Oklahoma Supreme Court Rules in Favor of Disabled Students
Victory for Religious Freedom
For Immediate Release: November 20, 2012
Media Contact: Emily Hardman, firstname.lastname@example.org, 202.349.7224
Washington, DC – Today, the Oklahoma Supreme Court ruled in favor of the Lindsey Nicole Henry Scholarship Program, allowing hundreds of children with disabilities to continue attending schools suited for their special needs.
“This is a great victory for both religious freedom and the disabled,” said Eric Baxter, Senior Counsel for the Becket Fund for Religious Liberty,which represents the parents of disabled students who were sued by their public school districts. “The message from the Supreme Court today is unequivocal: These school districts should stop spending taxpayer dollars suing their most vulnerable students and focus on what they are supposed to be doing—teaching kids. Let’s hope the school districts drop their paranoia that allowing disabled kids to go to a private religious school of their choice somehow creates an official state church for Oklahoma.”
The Court’s decision didn’t reach the merits of the case; rather, it ruled that the school districts did not have the right to bring the lawsuit challenging the Legislature’s decision to fund the scholarships.
“The best thing about the scholarships is that they allow our clients to get the education that the public schools just don’t have the ability to provide,” said Baxter. “The Supreme Court’s ruling means that the school districts don’t ‘own’ their students, and the Legislature can act to help those in need.”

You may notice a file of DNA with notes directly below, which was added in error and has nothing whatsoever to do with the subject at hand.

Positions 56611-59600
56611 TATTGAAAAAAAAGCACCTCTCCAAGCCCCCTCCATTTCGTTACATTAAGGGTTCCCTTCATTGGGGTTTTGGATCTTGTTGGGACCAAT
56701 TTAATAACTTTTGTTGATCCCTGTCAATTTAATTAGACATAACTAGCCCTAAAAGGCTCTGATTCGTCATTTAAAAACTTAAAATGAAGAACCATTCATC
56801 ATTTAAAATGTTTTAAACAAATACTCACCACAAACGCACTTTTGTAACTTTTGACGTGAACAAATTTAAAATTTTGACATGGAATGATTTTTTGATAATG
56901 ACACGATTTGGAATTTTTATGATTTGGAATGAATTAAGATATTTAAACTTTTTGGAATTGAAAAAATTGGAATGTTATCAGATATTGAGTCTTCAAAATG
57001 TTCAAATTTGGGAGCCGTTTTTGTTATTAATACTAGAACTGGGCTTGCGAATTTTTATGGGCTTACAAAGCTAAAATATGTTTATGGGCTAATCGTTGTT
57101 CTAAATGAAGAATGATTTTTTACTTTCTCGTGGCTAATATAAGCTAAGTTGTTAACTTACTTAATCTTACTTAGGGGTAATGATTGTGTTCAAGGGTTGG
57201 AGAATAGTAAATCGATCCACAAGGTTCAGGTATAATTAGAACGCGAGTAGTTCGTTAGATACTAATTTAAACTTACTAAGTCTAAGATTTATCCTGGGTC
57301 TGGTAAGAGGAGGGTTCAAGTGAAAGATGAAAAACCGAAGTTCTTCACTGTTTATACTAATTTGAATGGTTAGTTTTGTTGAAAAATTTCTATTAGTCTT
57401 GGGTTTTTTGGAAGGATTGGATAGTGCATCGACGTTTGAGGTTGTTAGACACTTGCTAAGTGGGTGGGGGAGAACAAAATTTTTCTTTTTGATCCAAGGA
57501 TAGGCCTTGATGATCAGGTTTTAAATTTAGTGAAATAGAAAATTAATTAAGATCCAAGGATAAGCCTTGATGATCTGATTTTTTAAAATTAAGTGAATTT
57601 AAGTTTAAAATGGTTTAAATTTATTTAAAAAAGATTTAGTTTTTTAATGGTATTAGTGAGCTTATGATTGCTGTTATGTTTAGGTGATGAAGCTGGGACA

The scholarships were enacted by the Oklahoma Legislature in 2010 to give students with disabilities a second chance. Rep. Jason Nelson was the Act’s primary sponsor. The scholarships were funded with money saved when the scholarship recipient left the public schools. Families can use the funds toward tuition at any private school—secular or religious—as long as the school meets the State’s academic standards. The scholarships have helped families like Stephanie and Russell Spry, who were awarded a scholarship for their autistic son who was being “warehoused” in a public school that was not able to meet his special needs.
However, in 2011, two school districts sued the Sprys and other families claiming that the scholarship program violated the Oklahoma Blaine Amendment by allowing public dollars to go to religious schools.
In March, a district judge ruled against the program, agreeing with the school district reasoning it was unconstitutional. Today’s ruling overturns the district court decision.
The Becket Fund has represented the families for several years, and co-counsel Andrew Lester of Lester, Loving, & Davies in Edmond, Oklahoma participated in filing Supreme Court briefing.
The Becket Fund for Religious Liberty is a non-profit, public-interest law firm dedicated to protecting the free expression of all religious traditions. The Becket Fund has a 18-year history of defending religious liberty for people of all faiths. Its attorneys are recognized as experts in the field of church-state law. The Becket Fund recently won a 9-0 victory against the federal government at the U.S. Supreme Court in Hosanna-Tabor v. EEOC.
For more information, or to arrange an interview with one of the attorneys, please contact Emily Hardman, Communications Director, at email@example.com or call 202.349.7224.
Oklahoma Supreme Court Opinion (November 20, 2012)